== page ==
Starting our decent back into the Puget Sound.

Monday, December 18, 2017

Another wing top skin

Not much to post for pictures this week.  I spent much of the week working on prepping the right wing for the top skin.  Again with ... cleco it on, drill the holes, countersink the appropriate holes, remove the skins, debur, dimple, and reinstall.  So as the wing sits now its ready to rivet.  I still have to finish loading the first round of rivets as well as tape them down but that shouldn't take more than another couple of hours.

I also spent a bit of time working on the electrical design.  I've seen several good plans posted on VAF in the past so I started researching what will be best for me given my mission with this airplane.  I think I have a solution that will work well but its not final since I am sure there will be changes as new avionics/electronics become available.  I made a couple of assumptions with the ignition wiring.  I am planning on using some form of electronic fuel injection, just haven't settled on the particular vendor.

Lastly, I did a little work on the 9 this week as well.  One task I hate to do is checking the tire pressure and as a result the pressure is always lower than I would like it to be.  I recently found a handy little tool that is sold by Cleaveland Aircraft tools that makes this job much easier.  This little inflation tool is long enough to allow me to check the tire air pressure and refill from outside the wheel pants!  All I have to do is drill a small 3/4" hole in the side of my wheel pants that is easily covered with a simple snap in cover available at any hardware store.  I forgot to take pictures so you will have to use your imagination for now.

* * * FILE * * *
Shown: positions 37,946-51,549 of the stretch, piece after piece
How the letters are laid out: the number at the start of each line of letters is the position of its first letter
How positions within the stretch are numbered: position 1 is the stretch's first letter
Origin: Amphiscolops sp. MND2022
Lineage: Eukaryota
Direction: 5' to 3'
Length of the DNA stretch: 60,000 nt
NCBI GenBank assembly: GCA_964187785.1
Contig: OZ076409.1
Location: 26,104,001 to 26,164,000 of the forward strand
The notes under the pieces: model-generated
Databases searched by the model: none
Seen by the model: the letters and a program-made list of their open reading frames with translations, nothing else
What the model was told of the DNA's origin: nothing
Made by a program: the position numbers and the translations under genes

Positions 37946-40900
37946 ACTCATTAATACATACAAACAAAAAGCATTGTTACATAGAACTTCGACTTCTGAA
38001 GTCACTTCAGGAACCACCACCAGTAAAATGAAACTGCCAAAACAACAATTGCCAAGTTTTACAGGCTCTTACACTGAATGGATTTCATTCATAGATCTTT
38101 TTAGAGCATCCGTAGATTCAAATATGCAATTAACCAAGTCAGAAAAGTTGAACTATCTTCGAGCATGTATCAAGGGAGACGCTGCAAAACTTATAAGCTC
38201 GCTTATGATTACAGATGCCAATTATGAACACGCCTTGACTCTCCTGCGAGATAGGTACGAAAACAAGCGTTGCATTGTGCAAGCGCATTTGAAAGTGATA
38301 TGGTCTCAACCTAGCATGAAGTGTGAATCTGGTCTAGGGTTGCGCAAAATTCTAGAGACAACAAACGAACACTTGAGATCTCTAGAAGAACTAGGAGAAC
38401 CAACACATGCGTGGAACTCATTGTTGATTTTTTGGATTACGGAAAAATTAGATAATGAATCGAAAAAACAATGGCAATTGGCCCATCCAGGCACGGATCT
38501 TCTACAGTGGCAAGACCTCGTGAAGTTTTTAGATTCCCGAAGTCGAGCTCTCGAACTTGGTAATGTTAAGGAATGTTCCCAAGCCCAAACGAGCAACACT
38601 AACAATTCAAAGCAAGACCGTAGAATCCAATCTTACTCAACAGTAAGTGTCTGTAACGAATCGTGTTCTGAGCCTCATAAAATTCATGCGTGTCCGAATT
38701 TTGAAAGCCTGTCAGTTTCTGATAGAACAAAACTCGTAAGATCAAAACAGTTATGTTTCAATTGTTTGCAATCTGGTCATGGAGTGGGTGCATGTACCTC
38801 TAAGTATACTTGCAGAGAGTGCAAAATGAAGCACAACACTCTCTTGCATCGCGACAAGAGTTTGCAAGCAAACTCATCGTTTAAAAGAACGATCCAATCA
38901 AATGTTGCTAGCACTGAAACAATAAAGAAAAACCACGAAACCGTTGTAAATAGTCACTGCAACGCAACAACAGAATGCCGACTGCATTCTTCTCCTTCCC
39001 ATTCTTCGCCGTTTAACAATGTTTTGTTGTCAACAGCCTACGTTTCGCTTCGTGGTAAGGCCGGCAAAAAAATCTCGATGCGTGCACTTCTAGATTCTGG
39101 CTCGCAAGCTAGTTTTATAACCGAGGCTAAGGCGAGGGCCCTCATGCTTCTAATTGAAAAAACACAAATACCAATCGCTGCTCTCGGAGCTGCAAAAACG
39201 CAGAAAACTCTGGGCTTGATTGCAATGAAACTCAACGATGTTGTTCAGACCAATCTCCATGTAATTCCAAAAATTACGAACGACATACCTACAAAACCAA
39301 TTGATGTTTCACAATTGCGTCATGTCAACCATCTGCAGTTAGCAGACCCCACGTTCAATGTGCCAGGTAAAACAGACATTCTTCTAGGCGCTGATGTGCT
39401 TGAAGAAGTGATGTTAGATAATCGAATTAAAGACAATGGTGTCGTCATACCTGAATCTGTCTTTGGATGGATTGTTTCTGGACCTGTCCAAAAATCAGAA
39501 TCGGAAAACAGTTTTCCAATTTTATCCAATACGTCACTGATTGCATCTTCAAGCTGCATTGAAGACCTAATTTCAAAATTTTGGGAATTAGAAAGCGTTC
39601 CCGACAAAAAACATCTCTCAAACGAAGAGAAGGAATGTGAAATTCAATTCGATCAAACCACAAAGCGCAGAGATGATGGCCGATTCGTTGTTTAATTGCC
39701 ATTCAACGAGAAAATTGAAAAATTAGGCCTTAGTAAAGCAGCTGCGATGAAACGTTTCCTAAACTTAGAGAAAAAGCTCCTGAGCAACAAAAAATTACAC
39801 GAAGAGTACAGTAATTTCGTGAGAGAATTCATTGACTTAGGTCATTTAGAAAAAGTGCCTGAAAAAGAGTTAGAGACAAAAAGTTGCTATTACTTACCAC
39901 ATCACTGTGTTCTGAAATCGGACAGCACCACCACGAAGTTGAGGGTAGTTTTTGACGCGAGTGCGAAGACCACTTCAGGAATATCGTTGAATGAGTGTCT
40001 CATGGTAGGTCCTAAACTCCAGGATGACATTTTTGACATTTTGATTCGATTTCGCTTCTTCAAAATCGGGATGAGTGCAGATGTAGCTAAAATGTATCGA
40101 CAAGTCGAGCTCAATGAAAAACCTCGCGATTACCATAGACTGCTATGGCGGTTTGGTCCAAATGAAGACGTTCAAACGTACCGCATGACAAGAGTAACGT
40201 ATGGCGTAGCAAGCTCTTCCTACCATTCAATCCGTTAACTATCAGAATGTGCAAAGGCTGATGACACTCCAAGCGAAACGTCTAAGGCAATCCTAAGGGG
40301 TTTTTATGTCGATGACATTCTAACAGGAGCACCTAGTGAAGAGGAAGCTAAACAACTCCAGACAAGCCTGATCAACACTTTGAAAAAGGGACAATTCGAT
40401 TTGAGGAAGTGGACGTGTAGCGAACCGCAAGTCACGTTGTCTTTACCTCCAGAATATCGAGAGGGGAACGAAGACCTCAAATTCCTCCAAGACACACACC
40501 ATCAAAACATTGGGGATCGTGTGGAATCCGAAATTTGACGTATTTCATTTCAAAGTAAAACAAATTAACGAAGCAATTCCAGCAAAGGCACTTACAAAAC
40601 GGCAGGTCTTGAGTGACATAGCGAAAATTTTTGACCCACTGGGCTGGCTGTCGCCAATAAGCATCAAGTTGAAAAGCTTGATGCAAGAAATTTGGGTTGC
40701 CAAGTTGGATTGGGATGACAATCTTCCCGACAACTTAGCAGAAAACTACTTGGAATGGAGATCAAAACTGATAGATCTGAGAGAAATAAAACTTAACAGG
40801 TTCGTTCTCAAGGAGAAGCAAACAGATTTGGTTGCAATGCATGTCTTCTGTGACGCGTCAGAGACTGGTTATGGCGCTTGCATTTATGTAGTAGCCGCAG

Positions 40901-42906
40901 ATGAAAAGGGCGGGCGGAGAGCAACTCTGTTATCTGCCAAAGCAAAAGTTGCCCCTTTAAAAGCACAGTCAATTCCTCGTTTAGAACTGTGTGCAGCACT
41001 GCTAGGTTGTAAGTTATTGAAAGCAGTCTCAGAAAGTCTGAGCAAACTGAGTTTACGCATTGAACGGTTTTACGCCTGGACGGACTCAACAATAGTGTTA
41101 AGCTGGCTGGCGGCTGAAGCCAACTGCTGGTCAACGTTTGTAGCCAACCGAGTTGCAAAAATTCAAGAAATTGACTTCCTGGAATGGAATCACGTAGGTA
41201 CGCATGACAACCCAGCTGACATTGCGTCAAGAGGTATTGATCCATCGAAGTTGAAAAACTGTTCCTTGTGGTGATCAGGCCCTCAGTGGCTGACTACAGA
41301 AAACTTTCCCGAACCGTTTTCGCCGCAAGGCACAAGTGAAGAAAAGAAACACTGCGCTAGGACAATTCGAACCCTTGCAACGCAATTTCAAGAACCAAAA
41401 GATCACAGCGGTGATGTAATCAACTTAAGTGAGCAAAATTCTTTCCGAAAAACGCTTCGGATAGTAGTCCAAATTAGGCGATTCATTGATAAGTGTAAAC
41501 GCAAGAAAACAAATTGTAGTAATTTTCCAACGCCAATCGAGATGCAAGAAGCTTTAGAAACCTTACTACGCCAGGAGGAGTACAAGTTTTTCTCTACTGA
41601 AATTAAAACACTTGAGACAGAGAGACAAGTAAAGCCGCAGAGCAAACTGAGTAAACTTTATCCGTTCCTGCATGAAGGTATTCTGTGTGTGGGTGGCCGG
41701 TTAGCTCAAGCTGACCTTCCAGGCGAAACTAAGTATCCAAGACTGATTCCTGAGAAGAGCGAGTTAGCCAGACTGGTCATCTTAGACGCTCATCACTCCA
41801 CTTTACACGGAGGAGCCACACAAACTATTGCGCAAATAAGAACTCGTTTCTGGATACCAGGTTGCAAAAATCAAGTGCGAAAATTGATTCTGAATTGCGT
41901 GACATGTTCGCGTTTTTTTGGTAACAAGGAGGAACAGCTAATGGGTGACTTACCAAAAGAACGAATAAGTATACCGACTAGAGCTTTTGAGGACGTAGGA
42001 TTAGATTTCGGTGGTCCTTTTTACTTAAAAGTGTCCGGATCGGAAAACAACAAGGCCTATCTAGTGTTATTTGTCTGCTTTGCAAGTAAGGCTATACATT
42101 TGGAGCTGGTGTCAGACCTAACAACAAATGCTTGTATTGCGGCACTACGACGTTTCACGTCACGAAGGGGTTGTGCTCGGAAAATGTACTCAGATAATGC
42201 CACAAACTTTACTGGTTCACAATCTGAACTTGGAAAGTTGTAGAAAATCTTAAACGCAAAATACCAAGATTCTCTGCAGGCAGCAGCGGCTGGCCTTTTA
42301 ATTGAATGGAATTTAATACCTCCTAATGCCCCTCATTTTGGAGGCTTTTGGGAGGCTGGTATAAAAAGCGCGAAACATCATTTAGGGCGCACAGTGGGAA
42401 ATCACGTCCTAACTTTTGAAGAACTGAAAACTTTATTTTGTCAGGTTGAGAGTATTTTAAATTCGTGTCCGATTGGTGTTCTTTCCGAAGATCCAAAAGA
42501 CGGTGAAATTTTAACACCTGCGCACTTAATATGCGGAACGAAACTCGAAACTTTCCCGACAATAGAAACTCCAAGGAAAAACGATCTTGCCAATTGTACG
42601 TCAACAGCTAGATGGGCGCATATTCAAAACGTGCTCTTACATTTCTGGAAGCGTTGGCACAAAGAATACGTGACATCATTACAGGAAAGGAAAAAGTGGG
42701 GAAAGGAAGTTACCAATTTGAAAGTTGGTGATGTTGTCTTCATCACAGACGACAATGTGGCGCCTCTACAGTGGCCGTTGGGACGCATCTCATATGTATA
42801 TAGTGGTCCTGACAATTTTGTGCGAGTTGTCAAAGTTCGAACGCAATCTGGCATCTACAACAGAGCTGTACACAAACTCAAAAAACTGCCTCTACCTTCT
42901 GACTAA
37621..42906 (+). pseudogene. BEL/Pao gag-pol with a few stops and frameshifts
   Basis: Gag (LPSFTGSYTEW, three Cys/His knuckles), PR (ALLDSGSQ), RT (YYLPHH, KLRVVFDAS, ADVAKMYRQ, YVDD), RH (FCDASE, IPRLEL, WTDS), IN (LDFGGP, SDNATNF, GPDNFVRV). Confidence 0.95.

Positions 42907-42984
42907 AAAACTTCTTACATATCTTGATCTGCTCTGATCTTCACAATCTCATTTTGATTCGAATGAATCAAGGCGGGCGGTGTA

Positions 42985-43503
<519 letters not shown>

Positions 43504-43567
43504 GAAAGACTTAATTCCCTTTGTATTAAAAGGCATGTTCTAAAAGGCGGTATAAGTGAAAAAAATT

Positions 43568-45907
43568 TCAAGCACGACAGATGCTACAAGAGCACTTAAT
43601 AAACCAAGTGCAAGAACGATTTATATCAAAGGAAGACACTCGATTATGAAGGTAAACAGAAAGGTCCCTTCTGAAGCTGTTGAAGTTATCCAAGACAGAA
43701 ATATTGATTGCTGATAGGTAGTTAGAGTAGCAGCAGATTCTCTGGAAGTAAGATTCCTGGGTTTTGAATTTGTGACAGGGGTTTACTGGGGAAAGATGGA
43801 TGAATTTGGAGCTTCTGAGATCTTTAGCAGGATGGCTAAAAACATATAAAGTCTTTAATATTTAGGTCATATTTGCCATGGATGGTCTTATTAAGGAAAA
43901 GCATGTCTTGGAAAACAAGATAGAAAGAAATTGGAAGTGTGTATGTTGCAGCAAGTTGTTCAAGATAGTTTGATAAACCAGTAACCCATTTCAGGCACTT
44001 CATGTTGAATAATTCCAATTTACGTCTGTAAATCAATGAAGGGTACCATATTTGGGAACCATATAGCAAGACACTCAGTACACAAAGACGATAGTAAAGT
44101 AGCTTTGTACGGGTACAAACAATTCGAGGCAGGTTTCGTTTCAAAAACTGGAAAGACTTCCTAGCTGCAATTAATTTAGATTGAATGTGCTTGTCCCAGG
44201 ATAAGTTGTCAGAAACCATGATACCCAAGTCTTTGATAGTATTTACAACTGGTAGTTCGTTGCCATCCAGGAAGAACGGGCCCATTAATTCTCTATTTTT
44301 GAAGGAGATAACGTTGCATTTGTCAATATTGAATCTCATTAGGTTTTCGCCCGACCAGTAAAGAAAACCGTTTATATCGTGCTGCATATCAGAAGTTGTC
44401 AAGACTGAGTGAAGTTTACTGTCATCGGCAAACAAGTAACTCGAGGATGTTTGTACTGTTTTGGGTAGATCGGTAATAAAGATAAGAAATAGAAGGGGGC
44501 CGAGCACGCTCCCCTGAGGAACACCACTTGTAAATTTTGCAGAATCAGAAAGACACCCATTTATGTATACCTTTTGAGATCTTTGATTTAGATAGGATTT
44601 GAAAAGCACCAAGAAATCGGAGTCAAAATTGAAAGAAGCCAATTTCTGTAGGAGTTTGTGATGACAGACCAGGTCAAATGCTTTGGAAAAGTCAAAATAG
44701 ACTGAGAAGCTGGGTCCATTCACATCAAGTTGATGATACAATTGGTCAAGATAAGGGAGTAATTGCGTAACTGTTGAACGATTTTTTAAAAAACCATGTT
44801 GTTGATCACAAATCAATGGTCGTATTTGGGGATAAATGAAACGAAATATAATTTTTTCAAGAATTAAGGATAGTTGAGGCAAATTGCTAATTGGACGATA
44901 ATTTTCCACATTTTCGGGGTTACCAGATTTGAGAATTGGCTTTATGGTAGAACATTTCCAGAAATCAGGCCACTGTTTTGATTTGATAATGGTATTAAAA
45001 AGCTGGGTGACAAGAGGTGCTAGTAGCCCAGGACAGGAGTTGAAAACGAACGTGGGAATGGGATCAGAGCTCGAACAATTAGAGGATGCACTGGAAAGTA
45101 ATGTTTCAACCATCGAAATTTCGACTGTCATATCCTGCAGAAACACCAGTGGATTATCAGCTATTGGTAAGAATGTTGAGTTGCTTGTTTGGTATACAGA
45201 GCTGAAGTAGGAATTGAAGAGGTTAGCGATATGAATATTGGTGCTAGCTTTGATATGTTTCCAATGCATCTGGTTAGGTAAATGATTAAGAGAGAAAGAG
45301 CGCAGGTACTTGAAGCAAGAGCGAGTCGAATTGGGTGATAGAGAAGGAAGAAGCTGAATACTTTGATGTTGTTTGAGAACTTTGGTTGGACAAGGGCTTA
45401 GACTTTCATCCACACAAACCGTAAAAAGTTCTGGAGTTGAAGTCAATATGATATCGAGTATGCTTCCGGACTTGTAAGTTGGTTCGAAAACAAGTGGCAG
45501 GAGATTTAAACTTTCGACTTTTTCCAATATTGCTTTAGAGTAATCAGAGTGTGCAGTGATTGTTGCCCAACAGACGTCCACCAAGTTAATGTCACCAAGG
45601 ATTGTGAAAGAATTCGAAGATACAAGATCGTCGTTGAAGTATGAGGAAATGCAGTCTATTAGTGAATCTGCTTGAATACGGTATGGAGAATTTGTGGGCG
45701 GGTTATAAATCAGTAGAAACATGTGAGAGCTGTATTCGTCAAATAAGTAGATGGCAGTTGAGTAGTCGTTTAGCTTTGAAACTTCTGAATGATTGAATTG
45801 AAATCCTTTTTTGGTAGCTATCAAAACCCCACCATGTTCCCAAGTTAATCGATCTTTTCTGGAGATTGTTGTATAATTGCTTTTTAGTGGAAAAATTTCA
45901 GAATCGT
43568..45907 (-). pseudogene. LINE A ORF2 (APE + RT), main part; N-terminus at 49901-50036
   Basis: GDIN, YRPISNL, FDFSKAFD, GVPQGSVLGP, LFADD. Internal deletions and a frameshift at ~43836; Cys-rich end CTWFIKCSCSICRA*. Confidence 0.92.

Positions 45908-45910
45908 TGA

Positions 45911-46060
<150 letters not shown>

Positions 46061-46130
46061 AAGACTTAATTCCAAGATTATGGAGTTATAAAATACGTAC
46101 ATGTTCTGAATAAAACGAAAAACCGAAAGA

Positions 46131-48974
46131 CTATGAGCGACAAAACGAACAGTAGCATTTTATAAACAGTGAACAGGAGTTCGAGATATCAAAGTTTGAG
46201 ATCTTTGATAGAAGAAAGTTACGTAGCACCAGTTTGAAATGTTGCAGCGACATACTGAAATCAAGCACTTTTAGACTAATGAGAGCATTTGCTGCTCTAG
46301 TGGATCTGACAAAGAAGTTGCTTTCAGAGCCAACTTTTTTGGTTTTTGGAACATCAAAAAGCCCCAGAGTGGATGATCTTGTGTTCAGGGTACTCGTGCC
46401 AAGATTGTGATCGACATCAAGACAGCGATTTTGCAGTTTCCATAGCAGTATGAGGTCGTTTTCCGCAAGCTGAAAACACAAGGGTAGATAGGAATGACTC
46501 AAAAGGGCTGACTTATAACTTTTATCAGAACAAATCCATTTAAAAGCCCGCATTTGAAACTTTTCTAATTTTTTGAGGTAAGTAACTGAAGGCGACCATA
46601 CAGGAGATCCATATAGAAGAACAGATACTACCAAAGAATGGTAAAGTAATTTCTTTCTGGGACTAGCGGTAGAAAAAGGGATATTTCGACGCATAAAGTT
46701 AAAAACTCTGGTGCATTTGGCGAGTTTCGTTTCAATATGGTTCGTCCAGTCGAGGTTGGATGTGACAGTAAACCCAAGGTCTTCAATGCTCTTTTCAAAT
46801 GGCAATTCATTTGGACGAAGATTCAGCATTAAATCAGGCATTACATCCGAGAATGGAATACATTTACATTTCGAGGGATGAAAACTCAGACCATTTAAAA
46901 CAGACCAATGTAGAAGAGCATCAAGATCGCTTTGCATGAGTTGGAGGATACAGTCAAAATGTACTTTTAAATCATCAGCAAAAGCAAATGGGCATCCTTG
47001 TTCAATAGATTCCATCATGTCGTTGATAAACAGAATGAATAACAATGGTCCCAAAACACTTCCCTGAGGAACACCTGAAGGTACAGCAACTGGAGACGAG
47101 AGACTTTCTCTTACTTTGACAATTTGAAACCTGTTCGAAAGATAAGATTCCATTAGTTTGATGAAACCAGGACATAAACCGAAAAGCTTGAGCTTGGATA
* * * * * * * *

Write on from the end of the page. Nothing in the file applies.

Right wing ready for rivet loading.

See the cross marked on the wheel pant?  Thats where I drilled a 3/4" hole to give me direct access to the tire inflation stem.  Using a 3/8" socket on an extension I can reach in and remove the valve stem cover.  Then stick the inflation tool in to both check pressure and inflate as necessary.

Version 1 of the RV-10 electrical power distribution plan.

Sunday, December 10, 2017

Riveting the right wing top skin

This week I finished the dimpling of the wing ribs, trimmed the corner where the two skins overlap, and started the process of riveting the skins to the ribs.  I know I've mentioned this before but all too often I come upon a step in the process that seems like it should be very quick.  Take this next step of riveting the top wing skin on.  If you look at the first picture below it looks like I'm ready to start riveting right?  Well, that's not really true.  First I have to load all the rivets in their respective by hand.  OK, sounds like a pretty simple, but time consuming process, but its not that simple because its not just a single size rivet...its several different sizes of rivets and they have specific holes they have to be in.  I suspect that it will take me about 2 hours just to load the rivets.  Then I have to place a small piece of scotch tape over each rivet to make sure it doesn't fall out of the hole before I am ready to smack it with the rivet gun.  That's probably another hour.  Then I'm ready to start riveting....but wait, I can't reach both sides of the wing myself so I will have to have some help riveting... enter Harry....again.  Harry is always there when somebody needs some help and even more often when that help is airplane related!  Harry came over on Saturday evening and helped me rivet the top skin.  It was pretty darn quick having two guys who know what they are doing.  We managed to do the entire wing in less than 4 hours!  I think each skin on my 9 took close to 8 hours.